Bahrain: a people in struggle

The outbreaks of crisis that shake the Middle East and the Caucasian republics of the former Soviet Union have a common origin in the project of redesigning the Middle East started by the Americans many years ago and which should have coincided with both the final securing of Israel than with the complete expulsion of any international force unwelcome in Washington.
It did not go quite like that, the plan did not have the expected easy success but Libya and Syria have experienced (and still experience on their own living skin) the depth of the Western interpretation of the word “democracy” by seeing their territories and resources still disputed by gangs of armed men, marauders and troopships with regular armies behind them.
Lebanon and Iran are affected by recurrent attempts of colored revolution which for the moment have not had the effect hoped for by Westerners but, with the help of sanctioning systems bordering on ruthlessness, have in any case affected the population in its daily life.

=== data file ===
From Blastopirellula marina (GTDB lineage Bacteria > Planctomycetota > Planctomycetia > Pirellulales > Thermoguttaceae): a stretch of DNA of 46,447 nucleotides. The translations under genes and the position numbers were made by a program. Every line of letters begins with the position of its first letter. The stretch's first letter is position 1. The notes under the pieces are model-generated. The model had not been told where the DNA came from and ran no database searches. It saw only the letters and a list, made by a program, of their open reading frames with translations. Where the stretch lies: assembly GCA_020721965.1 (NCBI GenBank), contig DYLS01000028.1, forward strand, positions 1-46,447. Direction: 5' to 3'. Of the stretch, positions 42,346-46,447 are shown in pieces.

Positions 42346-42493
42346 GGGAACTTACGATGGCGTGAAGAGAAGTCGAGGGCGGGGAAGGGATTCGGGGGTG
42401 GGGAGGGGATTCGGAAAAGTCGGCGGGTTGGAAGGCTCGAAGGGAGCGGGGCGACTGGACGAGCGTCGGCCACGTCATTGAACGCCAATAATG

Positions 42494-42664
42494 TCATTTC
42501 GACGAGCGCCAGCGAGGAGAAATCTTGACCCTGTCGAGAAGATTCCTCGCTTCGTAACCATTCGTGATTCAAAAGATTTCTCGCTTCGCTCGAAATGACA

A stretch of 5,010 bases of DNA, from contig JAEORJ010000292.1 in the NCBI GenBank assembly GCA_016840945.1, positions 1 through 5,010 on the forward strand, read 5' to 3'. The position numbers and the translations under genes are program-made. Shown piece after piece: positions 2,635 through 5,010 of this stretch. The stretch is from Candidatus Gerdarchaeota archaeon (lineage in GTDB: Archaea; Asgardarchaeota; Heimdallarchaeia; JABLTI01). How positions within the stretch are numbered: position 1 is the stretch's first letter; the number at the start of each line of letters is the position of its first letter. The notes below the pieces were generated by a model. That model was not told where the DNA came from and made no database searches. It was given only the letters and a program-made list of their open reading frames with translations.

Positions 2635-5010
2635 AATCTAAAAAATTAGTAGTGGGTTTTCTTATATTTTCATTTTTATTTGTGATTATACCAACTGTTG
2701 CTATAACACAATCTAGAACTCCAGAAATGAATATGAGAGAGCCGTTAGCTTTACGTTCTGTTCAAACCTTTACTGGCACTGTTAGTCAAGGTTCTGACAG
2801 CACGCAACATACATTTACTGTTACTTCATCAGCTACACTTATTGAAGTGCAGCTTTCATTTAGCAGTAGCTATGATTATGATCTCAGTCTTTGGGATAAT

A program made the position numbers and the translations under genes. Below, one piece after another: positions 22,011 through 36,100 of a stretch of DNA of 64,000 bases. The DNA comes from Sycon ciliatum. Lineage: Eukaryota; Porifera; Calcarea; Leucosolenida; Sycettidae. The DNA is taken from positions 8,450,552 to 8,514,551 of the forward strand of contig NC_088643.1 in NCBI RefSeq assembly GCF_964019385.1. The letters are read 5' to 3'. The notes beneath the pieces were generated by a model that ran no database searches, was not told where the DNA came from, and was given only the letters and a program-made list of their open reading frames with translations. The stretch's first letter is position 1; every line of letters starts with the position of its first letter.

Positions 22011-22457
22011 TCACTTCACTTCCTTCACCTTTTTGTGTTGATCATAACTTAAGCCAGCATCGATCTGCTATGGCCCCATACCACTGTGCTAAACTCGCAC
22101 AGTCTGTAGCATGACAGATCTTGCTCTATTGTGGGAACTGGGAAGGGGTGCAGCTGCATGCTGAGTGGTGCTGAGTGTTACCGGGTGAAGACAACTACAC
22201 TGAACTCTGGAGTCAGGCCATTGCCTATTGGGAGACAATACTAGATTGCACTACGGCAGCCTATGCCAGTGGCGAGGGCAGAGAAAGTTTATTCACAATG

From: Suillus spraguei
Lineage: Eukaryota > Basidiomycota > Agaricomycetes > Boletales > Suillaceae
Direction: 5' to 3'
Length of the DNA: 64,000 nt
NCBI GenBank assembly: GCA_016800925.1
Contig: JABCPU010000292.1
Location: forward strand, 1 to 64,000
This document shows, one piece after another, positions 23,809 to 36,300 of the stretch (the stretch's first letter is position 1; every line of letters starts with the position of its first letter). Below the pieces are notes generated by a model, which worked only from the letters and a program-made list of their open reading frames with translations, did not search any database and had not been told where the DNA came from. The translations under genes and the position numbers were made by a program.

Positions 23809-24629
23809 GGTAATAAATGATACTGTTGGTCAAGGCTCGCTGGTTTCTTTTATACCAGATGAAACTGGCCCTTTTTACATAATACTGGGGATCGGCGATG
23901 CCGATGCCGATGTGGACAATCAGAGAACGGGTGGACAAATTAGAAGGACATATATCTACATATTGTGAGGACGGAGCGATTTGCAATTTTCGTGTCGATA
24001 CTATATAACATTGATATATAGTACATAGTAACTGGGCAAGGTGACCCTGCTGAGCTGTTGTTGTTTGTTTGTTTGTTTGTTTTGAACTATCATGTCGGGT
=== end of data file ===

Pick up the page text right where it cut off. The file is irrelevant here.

Even the kingdom of Bahrain, a constitutional monarchy spread over an archipelago of 33 islands, has seen itself shaken by riots and street clashes but for the opposite reason: the Shiite majority of the population accuses the government of a discriminatory and repressive policy towards it and claims its right to closer ties with Iran.
However, the Tehran of the Shiite ayatollahs is disliked by the Manama government and, above all, by the Americans. From 2011 to today, government repression in the Bahraini kingdom has therefore been particularly fierce and ruthless, amid the silent indifference of Westerners.
Sondoss al-Asaad, a Lebanese female journalist and blogger, has followed the uprising in Bahrain since its origins and has agreed to answer some of our questions.
1) Can you remind the readers what Bahrain is today and the composition of its population?
A) Bahrain is a tiny geostrategic island composed of 33 smaller archipelagos situated near the western shores of the Persian Gulf, with a 765.3 km2 area. There is no official statistics regarding the population, which makes political naturalisation easier to implement and allows elections to be misrepresented.
2) When did the Bahraini protests start and why did the population start demonstrating in the streets?